Kristan WIlkins, Revised Research Paper, “Chocolate: The Food of Gods”

Chocolate: The Food of the Gods   (Kristan Wilkins)

The great popularity in the saying, “life is like a box of chocolates,” comes from the mystery of the unknown and its correlation to certain views on life. Both the Mayan and Aztec civilizations took interest in their mysticism of chocolate as “food of the Gods” for gain or appeasement from the Gods. The invention of chocolate motivated and fueled religion and sacred beliefs that in turn create a valued economy based on cocoa beans and a huge trade network.

The history of chocolate began during the ancient Mayan civilization as early as 900 AD. The Mayans quickly realized that the cocoa pod beans from cacao trees could be harvested and made into a beverage. The word chocolate comes from the Mayan word xocolatl, which means “bitter water.” In the process of making xocolatl, you must first remove the cocoa beans from their pods to then ferment and dry out to ultimately come to roast. From there, the makers would remove the shells, grind the seeds and mix the paste with water, chili peppers, and cornmeal. The process of chocolate making would leave the product tasting bitter, from the lack of sugar.

In Mayan and Aztec cultures, chocolate drinks became integral in religious ceremonies and in various other occasions and transactions. Chocolate had a religious significance in its divine origin that became sacred in rituals of birth, marriage, and death. Many believed the cacao tree bridged the world of heaven and Earth. Therefore, human sacrifices became sacrifices of chocolate to appease their God. During the coming-of-age and marriage ceremonies, people drank cocoa beans under the belief that the god of learning, Quetzalcoatl, would give his wisdom.

It wouldn’t be long until civilizations incorporated cocoa beans as a means of currency, specifically for the Aztecs. They believe that cacao beans are given to them by the Gods and thus are considered more valuable than gold. Many classes in societies enjoyed cocoa beans, especially the people of the upper-class indulged in the special treat. Montezuma II, a ruler of the Aztecs, supposedly drank gallons of chocolate each day to boost energy. This kind of demand for cocoa beans produced a vast network of trade routes throughout the region. Following the Aztecs’ conquering of the Mayans, the Mayans were forced to pay “tributes,” or taxes, that could be paid using cocoa beans. Cocoa beans became so important that they were kept in locked boxes and even counterfeited.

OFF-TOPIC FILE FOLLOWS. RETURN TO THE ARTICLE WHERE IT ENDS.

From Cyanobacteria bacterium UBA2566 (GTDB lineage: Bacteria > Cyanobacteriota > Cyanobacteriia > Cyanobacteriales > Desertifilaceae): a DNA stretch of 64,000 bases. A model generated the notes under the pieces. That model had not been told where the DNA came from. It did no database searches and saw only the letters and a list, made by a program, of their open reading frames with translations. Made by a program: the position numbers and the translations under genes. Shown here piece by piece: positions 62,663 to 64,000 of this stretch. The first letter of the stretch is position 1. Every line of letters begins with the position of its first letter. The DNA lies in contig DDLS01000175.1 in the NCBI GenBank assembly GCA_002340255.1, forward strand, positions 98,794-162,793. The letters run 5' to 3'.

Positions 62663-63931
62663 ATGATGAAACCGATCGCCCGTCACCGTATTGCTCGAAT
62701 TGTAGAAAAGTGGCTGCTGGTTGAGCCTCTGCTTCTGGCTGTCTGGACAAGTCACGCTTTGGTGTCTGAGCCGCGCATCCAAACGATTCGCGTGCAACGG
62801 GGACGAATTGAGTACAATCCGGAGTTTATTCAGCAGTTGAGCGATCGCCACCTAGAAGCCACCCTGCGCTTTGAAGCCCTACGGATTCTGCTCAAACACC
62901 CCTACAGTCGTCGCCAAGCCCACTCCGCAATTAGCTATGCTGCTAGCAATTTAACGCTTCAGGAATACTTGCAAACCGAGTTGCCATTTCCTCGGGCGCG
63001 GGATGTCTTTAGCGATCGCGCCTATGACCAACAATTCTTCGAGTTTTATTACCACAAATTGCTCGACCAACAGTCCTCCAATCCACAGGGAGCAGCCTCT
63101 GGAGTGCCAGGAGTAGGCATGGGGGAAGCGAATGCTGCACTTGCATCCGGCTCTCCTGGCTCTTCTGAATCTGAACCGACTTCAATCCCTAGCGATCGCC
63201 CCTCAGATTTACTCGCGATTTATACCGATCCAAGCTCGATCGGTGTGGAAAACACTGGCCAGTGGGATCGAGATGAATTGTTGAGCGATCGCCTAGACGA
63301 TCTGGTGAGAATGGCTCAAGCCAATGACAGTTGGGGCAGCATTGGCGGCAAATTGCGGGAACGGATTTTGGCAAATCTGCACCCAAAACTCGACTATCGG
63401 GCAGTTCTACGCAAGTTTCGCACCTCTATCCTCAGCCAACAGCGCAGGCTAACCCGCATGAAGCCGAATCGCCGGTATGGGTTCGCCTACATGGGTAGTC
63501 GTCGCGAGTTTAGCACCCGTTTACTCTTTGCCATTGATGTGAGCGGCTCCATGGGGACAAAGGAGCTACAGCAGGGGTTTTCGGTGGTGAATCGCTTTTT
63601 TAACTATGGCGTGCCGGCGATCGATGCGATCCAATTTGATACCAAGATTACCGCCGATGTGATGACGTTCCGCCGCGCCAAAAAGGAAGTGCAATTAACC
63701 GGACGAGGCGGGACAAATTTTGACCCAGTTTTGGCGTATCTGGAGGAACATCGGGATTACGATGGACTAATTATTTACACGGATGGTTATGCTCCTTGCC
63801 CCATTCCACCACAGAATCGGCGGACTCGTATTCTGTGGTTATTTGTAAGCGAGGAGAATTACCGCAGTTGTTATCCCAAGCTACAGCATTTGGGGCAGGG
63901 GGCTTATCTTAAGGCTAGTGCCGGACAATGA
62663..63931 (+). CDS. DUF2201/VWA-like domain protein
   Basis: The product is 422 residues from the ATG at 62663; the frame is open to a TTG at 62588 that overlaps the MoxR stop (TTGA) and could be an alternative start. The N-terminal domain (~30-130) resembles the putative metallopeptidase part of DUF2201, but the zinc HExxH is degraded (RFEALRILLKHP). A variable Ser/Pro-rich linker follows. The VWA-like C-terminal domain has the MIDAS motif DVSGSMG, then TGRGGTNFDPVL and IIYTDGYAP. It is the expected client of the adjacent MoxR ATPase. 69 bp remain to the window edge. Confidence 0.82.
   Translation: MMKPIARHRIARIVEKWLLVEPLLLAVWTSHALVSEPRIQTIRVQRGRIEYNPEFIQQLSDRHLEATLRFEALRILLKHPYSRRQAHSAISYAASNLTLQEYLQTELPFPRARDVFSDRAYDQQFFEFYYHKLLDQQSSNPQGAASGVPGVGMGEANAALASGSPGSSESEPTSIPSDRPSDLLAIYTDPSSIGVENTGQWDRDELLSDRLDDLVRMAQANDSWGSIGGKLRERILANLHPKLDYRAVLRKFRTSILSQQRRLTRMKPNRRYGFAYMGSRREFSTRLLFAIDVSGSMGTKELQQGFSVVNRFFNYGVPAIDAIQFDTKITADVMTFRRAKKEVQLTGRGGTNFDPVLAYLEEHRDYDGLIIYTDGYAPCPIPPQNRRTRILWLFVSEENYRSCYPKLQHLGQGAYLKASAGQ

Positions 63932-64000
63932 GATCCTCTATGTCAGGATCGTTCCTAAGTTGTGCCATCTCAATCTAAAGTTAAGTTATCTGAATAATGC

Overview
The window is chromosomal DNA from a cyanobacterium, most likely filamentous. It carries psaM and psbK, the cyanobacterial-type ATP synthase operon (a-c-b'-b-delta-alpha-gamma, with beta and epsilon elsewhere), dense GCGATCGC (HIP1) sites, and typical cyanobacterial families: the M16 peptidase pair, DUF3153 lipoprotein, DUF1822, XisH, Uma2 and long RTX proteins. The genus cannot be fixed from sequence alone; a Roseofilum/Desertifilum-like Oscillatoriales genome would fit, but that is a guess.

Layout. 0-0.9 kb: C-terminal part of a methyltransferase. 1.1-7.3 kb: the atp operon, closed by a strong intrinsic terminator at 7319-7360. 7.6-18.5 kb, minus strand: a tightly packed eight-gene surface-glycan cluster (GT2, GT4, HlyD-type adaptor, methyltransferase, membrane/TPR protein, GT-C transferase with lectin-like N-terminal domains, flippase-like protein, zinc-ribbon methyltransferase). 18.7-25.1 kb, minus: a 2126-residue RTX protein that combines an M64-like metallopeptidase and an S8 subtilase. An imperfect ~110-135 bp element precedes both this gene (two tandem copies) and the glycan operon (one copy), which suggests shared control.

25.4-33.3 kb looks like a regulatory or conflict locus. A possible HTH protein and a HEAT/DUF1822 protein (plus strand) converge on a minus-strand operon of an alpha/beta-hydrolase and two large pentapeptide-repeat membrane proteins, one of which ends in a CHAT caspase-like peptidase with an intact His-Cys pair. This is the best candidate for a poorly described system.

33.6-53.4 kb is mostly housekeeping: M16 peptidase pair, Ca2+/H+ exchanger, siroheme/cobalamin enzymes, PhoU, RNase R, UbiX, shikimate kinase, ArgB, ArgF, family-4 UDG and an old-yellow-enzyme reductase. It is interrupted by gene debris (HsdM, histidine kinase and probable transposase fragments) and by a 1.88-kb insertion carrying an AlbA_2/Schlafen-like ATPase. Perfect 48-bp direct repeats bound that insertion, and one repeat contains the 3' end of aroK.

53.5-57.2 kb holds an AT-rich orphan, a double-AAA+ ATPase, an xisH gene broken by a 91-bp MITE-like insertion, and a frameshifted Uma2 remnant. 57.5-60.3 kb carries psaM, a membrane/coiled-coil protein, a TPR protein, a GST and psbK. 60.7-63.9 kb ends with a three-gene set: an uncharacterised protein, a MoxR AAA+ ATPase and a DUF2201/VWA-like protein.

The use of cocoa beans created a wide system of trade and currency in Mayan and Aztec societies under the basis of religious beliefs and practices. Under this guise, cocoa beans became valuable to the extent that it might be possible that money does grow on trees. Though chocolate does not have a use in terms of currency in today’s world, it is still enjoyed by almost all who consume it.

WORD COUNT: 475

Works Cited

Fiegl, Amanda. “A Brief History of Chocolate.” Smithsonian.com, Smithsonian Institution, 1 Mar. 2008, www.smithsonianmag.com/arts-culture/a-brief-history-of-chocolate-21860917/.

“History of Chocolate.” History.com, A&E Television Networks, 14 Dec. 2017, www.history.com/topics/ancient-americas/history-of-chocolate

“International Cocoa Organization.” Chocolate Use in Early Aztec Cultures, www.icco.org/m/faq/54-cocoa-origins/133-chocolate-use-in-early-aztec-cultures.html.

“Museum of the National Bank of Belgium.” A Tasty Currency: Cocoa – Museum of the National Bank of Belgium, www.nbbmuseum.be/en/2013/03/kakao.htm.

“The History of Chocolate: The Mayans and Aztecs.” Godiva, www.godivachocolates.co.uk/the-history-of-chocolate-mayans-aztecs.html.

“Tree-to-Bar Basics – Sweet Matter Physicist.” Sweet Matter Physicist, sweetmatterphysicist.com/tree-to-bar-basics/.

Zemeckis, Robert, director. Forrest Gump.

 

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